Page 2724 - Week 09 - Tuesday, 16 August 2005

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house as their home. People should know when they move into a house if they are going to be able to stay in that house. That surely is the strongest possible encouragement for people to care for that house, to nurture it, to treat it as their home, to turn it into their home. I think that is the strongest reason for maintaining security of tenure: it is their home.

The former government put in place arrangements requiring the Commissioner for Housing to review the income and assets of public tenants every three to five years. Those tenants who do not meet the eligibility criteria at the time of the review faced having their tenancies terminated. Public housing tenants were thus discouraged from improving their financial situation by actively or fully engaging in the work force. This is a classic poverty trap. The Stanhope government has removed these review arrangements and ACT public tenants can now have the confidence and peace of mind to plan for the future, knowing they have a permanent home. They can actively seek work or better jobs without fear of having their houses withdrawn. This is a good outcome.

MR SPEAKER: Supplementary question, Mrs Burke?

MRS BURKE: Minister, can you justify to the ACT taxpayer your use of a public housing mailing list, normally used by your department for legitimate communication with tenants, to deliver misguided political propaganda—published in a departmental endorsed newsletter?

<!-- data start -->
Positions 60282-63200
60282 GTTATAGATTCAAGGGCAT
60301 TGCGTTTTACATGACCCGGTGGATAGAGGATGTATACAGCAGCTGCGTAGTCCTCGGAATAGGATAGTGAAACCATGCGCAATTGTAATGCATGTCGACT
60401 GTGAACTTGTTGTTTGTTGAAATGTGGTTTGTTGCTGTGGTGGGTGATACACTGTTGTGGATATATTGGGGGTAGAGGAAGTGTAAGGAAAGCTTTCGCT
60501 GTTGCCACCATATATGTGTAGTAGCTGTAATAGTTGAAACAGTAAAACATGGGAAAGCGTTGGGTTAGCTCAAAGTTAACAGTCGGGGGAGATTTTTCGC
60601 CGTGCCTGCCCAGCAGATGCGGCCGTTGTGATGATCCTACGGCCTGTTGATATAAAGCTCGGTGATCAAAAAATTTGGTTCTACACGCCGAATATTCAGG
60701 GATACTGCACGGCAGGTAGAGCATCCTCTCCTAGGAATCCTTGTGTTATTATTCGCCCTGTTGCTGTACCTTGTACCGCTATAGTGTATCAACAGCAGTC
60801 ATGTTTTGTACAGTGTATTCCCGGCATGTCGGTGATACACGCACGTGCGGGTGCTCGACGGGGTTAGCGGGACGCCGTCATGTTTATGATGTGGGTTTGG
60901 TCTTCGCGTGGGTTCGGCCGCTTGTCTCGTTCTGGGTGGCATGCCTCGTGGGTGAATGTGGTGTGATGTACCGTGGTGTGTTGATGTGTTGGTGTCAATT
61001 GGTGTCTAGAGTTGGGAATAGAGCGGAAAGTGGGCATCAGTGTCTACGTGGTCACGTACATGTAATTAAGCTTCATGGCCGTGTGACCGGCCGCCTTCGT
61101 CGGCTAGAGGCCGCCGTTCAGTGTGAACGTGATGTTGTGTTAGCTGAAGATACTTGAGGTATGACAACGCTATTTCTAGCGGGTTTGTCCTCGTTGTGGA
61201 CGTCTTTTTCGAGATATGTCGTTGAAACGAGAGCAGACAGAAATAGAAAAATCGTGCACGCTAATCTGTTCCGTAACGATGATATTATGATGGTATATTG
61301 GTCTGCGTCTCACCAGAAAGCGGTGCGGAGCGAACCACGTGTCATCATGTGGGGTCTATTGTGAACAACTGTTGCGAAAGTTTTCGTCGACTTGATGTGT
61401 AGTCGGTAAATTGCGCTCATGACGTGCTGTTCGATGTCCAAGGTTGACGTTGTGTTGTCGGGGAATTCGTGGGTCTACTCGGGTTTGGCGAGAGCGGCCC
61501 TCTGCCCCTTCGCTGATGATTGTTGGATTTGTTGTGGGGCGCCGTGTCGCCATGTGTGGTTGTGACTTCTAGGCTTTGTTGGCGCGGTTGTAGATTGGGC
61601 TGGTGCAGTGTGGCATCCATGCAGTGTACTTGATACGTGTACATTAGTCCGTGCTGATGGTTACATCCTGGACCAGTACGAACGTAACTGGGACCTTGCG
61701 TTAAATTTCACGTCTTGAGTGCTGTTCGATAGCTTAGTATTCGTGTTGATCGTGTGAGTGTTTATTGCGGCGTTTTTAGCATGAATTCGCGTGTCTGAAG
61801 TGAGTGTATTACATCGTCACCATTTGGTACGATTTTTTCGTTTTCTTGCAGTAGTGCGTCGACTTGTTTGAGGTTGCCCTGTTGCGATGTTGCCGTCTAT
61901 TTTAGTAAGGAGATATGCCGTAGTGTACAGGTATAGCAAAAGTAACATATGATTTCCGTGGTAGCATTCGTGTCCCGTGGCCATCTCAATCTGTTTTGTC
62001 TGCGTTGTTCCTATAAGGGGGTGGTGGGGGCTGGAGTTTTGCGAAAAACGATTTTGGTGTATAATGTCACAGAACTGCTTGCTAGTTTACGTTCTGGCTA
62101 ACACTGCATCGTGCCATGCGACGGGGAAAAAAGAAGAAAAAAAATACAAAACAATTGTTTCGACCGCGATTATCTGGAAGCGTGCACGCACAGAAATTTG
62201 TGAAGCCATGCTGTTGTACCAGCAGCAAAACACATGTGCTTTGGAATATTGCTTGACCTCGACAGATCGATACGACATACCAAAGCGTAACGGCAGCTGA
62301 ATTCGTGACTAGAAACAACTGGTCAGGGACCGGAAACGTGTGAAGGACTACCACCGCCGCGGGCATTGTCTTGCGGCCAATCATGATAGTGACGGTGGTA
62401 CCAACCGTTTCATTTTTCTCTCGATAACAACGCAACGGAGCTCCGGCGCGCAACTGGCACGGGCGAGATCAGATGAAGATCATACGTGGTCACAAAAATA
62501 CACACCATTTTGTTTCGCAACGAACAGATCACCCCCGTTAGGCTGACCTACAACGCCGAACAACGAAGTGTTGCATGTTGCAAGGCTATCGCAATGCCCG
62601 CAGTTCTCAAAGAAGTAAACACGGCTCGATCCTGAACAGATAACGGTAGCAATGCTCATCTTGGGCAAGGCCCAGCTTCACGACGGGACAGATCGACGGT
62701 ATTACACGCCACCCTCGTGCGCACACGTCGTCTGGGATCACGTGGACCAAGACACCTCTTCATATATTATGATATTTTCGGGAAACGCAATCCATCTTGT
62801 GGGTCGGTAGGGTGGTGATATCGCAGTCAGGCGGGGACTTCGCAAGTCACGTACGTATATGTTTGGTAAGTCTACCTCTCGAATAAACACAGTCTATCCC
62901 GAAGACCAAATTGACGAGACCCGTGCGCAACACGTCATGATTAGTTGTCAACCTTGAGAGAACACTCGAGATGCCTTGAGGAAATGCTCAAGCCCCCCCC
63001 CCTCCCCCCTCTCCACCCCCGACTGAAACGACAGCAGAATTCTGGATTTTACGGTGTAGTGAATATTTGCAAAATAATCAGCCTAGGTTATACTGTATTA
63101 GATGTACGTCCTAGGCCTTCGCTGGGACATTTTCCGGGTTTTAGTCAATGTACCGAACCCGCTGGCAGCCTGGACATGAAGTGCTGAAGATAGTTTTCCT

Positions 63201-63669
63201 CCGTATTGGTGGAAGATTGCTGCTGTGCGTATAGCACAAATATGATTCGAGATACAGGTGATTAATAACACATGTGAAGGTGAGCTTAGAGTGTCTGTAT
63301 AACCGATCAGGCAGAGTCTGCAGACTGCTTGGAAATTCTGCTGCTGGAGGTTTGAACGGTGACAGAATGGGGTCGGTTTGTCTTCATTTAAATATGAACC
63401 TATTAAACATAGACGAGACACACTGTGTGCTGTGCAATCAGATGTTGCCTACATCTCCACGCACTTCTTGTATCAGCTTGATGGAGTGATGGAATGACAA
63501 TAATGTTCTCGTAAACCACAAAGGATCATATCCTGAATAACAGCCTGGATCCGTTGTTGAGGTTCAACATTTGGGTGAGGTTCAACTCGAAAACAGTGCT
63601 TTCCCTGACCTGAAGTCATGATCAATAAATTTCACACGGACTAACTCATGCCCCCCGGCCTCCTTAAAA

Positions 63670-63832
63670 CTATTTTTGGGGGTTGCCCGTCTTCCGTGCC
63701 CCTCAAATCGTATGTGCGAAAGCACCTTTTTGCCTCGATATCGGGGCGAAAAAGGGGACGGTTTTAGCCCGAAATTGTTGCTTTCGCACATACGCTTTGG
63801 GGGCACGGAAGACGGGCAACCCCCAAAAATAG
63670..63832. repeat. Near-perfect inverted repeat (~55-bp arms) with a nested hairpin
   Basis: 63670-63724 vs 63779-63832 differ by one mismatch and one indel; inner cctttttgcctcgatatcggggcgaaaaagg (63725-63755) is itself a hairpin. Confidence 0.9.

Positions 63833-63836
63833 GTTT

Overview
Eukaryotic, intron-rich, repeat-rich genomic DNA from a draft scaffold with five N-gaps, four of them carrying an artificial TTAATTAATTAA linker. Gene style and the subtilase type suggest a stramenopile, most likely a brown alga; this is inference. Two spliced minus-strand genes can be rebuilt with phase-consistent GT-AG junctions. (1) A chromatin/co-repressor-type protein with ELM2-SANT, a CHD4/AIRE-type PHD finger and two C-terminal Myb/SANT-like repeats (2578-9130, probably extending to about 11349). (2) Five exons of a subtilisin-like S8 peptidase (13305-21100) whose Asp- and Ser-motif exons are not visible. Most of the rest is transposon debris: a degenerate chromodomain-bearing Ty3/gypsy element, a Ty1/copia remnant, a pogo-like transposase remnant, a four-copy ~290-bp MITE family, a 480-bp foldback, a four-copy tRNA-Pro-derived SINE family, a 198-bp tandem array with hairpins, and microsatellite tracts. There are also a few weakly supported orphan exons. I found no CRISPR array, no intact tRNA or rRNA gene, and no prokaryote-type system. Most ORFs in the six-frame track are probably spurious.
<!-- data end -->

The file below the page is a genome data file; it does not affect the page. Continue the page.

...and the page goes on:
MR HARGREAVES: The government of the day provides services for people and we also supply, we would hope, secure and safe accommodation in their house. Security and safety go also to the security and safety of their mind and their emotions. There are people out there who are afraid. There are people out there, public housing tenants who are market renters, who have contacted me personally—in fact, while I was at the Erindale shops doing the shopping one of them said to me, ‘You are not going to remove the security of tenure, are you Minister?” I said, “No, I am not.” They said, “Well, what happens if there’s a change of government?” I said, “What will probably happen is that you will go back to the previous regime. But we are not going to do it.”

I have had enough of these people asking me that I decided to do two things. One was to tell them where the source of their fear was. I did not say the Assembly, I did not say the Liberal Party; I said the ACT opposition. The ACT opposition are those people over there who are supposedly elected to this place to look after people. It is not their rank and file Liberal Party members; it is those people over there. I want them to know exactly which members of the Liberal Party they are. It is you, Mrs Burke. You lead a cohort of people who are frightening the people and you are providing them with disincentives to build their lives. You are effectively attacking the way in which they are building their lives.

I have no regrets about using a communication mechanism between public housing tenants and me to let them know that they are safe in their houses, that some dark, grim reaper is not going to knock on their door—like what has been happening in the Middle East of recent times—and say, “You’ve got 48 hours to get out.” I am not going to stand by and let people think that this grim reaper over there is going to knock on their door with a scythe in her hand and say, “Sorry, you have to stop feeding the baby now because you have to get out of your house. I am sorry, you have to give your job up if

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